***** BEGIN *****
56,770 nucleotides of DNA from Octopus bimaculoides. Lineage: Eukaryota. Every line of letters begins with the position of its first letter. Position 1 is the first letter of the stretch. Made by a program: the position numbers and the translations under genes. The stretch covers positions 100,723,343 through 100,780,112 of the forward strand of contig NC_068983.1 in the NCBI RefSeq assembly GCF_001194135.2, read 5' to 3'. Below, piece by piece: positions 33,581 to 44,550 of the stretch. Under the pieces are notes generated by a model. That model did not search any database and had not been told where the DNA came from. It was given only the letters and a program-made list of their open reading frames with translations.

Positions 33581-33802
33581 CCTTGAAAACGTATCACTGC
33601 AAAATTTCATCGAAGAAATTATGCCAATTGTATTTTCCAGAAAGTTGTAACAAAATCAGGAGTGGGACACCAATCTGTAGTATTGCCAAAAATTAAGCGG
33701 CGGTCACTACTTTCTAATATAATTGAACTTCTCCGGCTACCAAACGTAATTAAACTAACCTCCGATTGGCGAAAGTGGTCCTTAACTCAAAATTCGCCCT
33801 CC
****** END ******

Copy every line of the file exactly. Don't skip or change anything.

56,770 nucleotides of DNA from Octopus bimaculoides. Lineage: Eukaryota. Every line of letters begins with the position of its first letter. Position 1 is the first letter of the stretch. Made by a program: the position numbers and the translations under genes. The stretch covers positions 100,723,343 through 100,780,112 of the forward strand of contig NC_068983.1 in the NCBI RefSeq assembly GCF_001194135.2, read 5' to 3'. Below, piece by piece: positions 33,581 to 44,550 of the stretch. Under the pieces are notes generated by a model. That model did not search any database and had not been told where the DNA came from. It was given only the letters and a program-made list of their open reading frames with translations.

Positions 33581-33802
33581 CCTTGAAAACGTATCACTGC
33601 AAAATTTCATCGAAGAAATTATGCCAATTGTATTTTCCAGAAAGTTGTAACAAAATCAGGAGTGGGACACCAATCTGTAGTATTGCCAAAAATTAAGCGG
33701 CGGTCACTACTTTCTAATATAATTGAACTTCTCCGGCTACCAAACGTAATTAAACTAACCTCCGATTGGCGAAAGTGGTCCTTAACTCAAAATTCGCCCT
33801 CC